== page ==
#2 of TEN SENTENCE EXERCISES

Writing Good Nonfiction Sentences… one exercise each Friday.

First the necessary introduction. NOTE: several of these exercises are inspired by How to Write a Sentence: And How to Read One by Stanley Fish, Steering the Craft by Ursula K. Le Guin, and other sources.

A good essay has a goal—to convince, delight, enlighten, instruct, warn, or to review and question. Part of becoming an accomplished writer involves understanding the work that every word must accomplish. 

Each sentence has specific work to do. In a very real sense, sentences are the basic building blocks of writing. Lay down one word after another until you have created a logical idea in the mind of the reader and that is a sentence. Do it with grace and style and that’s good writing. But in order to write a good sentence (or to read and appreciate a good one), it helps to understand the various ways a sentence can function in the essay. Forget about content (for the moment) and try pushing the envelope with these exercises about sentences. 

THE EXERCISES: These brief exercises require you to write a nonfiction sentence. Sometimes they require that you write several. Look at the examples and follow the directions after “assignment.” AND Whether this is specified or not in the instructions, on the same page you should also explain the sentence in detail. Don’t be surprised if the explanation takes up a lot more space and time than the sentence. What does the sentence you wrote accomplish? What did you learn by writing it and thinking about it? How might you have learned a skill you can transfer to other writing? 

That said, this assignment is pushes sentence-length to create a single “monster sentence.” There is a model and explanation following. My students loved this assignment.

Gary is standing beside the larger stump revealed by the shifted coastline—note that I wasn’t exaggerating about it being four feet across.
2. The monster sentence. Begin with a simple short sentence—“I baked bread”—subject verb object—and then turn it into a “monster sentence” of at least 100 words. This exercise is straight out of Stanley Fish's playbook. 

Here’s my 169 word model built from: "My mother taught me to bake bread."

I was still a young girl, still trying to be the sort of person society expected girls to be in the 50s and 60s by doing the chores expected of of girls, when my mother taught me to bake bread and I followed her recipe, stirring the soft flour—flour dusted all over the kitchen counter and into the air—and kneading the yeasty dough before folding it into four loaf pans, and waiting the long hour while my own bread baked until it came from the oven: beautiful fragrant loaves all golden brown and steamy that cooled on a rack before I was allowed to cut warm slices, thick and crumbly and spread with margarine—which my mother bought to save money—and the bright red jam Mom made from sugar and fresh strawberries that I helped her pick north of Seattle; and each bite deep into the gooey slices left my cheeks sticky with jam, and together my brother and I stuffed ourselves with the bread I made.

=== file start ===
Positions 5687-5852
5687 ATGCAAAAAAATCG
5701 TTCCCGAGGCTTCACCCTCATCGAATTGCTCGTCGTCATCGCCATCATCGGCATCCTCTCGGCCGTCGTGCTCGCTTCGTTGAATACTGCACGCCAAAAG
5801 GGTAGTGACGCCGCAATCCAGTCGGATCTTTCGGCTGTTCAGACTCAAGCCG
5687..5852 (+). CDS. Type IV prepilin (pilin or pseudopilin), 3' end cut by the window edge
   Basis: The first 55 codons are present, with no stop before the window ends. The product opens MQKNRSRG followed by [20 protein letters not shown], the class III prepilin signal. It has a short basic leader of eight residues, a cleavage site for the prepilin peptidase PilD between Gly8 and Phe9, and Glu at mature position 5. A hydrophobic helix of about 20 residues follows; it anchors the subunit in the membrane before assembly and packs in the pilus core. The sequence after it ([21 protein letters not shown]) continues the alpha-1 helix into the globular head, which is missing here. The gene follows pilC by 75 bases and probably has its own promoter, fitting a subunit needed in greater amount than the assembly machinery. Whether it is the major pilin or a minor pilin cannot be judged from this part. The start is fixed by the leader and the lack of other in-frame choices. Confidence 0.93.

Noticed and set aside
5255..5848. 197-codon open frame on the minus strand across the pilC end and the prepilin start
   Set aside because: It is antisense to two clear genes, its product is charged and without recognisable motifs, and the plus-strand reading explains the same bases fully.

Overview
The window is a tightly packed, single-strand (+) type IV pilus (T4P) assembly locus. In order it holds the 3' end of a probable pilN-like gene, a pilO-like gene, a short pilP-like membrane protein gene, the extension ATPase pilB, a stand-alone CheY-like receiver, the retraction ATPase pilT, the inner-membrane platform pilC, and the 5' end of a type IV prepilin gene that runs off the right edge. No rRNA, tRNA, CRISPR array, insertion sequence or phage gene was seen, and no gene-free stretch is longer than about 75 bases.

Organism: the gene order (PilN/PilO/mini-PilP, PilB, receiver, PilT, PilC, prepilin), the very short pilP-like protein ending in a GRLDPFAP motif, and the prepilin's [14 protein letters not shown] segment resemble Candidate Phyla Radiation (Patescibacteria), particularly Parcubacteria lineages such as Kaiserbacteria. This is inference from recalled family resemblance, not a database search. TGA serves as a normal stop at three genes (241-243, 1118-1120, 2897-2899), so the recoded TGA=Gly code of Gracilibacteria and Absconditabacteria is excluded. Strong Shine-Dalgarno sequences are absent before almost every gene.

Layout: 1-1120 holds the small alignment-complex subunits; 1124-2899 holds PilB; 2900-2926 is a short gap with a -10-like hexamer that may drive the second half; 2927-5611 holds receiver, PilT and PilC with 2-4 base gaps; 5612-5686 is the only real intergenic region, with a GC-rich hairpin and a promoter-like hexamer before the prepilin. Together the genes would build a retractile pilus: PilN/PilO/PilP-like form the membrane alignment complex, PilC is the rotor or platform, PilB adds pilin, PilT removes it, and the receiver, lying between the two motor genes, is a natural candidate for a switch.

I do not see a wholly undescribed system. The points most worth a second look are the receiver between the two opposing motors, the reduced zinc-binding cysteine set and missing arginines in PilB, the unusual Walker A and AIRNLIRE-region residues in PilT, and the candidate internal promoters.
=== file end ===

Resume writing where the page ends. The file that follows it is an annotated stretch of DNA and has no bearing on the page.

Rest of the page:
Following Stanley Fish’s model and suggested assignment, my example above took me less than twenty minutes plus two five minute edits. It’s not great, but that’s not the point because Fish says writing the monster sentence is the easy part. The more difficult and time-consuming part of the exercise lies in explaining how my monster works:

The sentence begins with background, “I was still a young girl” to establish the period in which the events occur and the expectations of the times, as well as motivation for learning a skill. I am doing what people expect of girls in my youth. At this point the skill I am about to introduce sounds faintly onerous, if not downright sexist. The root of the sentence is “I learned to bake bread” with information about who taught me, my mother. The next section explains the process of mixing the dough, kneading, and baking and provides appealing sensory details about warmth and scent of the baked bread itself. This long sentence now begins to turn with the smell and warmth of the baked bread. Explaining the use of margarine instead of butter suggests this is not a financially well-off family. Introducing the strawberries and the jam made from them, another process I participated in, suggest some pride in accomplishment, which I certainly felt at the time. Finally, slicing the bread and eating it and the introduction of my brother complete the shift from chore to pleasure, from society’s expectations of me, to personal pride in my accomplishment at being able to bake bread like my mother and share it with my brother. This also suggests that I see the entire experience as something shared from beginning to end. 

EXERCISE: Write a short sentence—subject, verb, object—, and create a 100+ word monster of it. Use every trick you know to ensure that the sentence is grammatically correct and not a run-on—use long dashesThen explain what you’ve created, reviewing what you’ve written, phrase by phrase. NOTE: The explanation should be longer than the original sentence. Write nonfiction, then explain your work.

Debrief on Monday. I hope someone(s) will share what they have written. These really are wonderful to share.

2 thoughts on “#2 of TEN SENTENCE EXERCISES

  1. My sensible rewrite of Lewis Carroll’s Jaberwocky from exercise #1:
    Twas night, and the slimy slugs
    Did creep and slither in the woods;
    All bitter were the spittlebugs
    But the spiders I withstood.

    Liked by 1 person

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